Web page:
In effect, Summum Bonum – what the Greeks termed τὸ ἀγαθὸν – depends on certain personal qualities such as a careful consideration of a matter; on a personal knowing of what is divine and what is mortal; on the example of personal noble deeds and motives, and on a communal consensus.

There is therefore nothing morally abstract or dogmatic about Cicero’s understanding of Summum Bonum which so well expresses, as does Seneca [1], the Greco-Roman view, with a perhaps more apt translation of the term Summum Bonum thus being “the highest nobility”.

David Myatt
2017

An extract from the Introduction to my forthcoming translation of and commentary on the sixth tractate of the Corpus Hermeticum, entitled as that tractate is ῞Οτι ἐν μόνῳ θεῷ τὸ ἀγαθόν ἐστιν ἀλλαχόθι δὲ οὐδαμοῦ: That In The Theos Alone Is Nobility And Not Anywhere Else.

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[1] “summum bonum est quod honestum est; et quod magis admireris: unum bonum est, quod honestum est, cetera falsa et adulterina bona sunt”.  Ad Lucilium Epistulae Morales, LXXI, 4


Image credit:
The beginning of Tractate VI from the book Mercvrii Trismegisti Pœmandres, published in Paris in 1554


autumnal-trees

Perhaps Words Are The Problem

Of the many metaphysical things I have pondered upon in the last five or so years, one is the enigma of words. More specifically, of how nomen – a name, a term, a designation – can not only apparently bring-into-being abstractions (and their categories) but also prescribe both our thinking and our actions, with such abstractions and such prescription so often being used by us, we mortals, to persuade, to entreat, to manipulate, to control, not only ourselves but through us others of our human kind. Whence how denotatum can and so often does distance, distract, us from the essence – the physis – that empathy and its wordless (acausal) knowing can reveal and has for certain mortals so often in past millennia revealed.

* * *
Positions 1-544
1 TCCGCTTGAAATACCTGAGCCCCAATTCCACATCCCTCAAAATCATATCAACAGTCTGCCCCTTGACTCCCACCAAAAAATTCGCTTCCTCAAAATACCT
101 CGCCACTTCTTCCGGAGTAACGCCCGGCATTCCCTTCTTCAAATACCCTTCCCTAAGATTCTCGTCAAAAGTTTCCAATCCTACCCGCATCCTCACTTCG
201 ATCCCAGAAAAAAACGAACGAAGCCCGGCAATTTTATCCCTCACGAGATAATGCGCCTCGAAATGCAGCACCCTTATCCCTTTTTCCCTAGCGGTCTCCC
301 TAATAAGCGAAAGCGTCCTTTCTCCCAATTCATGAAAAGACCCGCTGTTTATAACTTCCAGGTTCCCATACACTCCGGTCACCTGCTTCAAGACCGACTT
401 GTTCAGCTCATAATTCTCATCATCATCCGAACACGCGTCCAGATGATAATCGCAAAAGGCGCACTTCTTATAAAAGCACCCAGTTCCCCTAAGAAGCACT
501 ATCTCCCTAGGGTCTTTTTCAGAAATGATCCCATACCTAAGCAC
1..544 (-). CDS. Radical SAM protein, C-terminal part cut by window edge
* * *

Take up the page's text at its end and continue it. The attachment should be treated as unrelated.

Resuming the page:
For we seem somehow addicted to talk, to chatter – spoken and written – just as we assume, we believe, so often on the basis of nomina that we expand our pretension of knowing beyond the local horizon of a very personal wordless empathy breeding thus, encouraging thus, such hubris as has so marked our species for perhaps five thousand years. With such hubris – such certitude of knowing – being the genesis of such suffering as we have so often inflicted on others and, sometimes, even upon ourselves.

Would that we could, as a sentient species, dispense with nomen, nomina, and thus communicate with others – and with ourselves – empathically and thus acquire the habit of acausal wordless knowing. There would then be no need for the politics of propaganda and the rhetoric of persuasion; no need – no ability – to lie or pretend to others. For we would be known – wordlessly revealed – for who and what we really are. And what a different world that would be where no lie, no deception, would work and where guilt could never be concealed.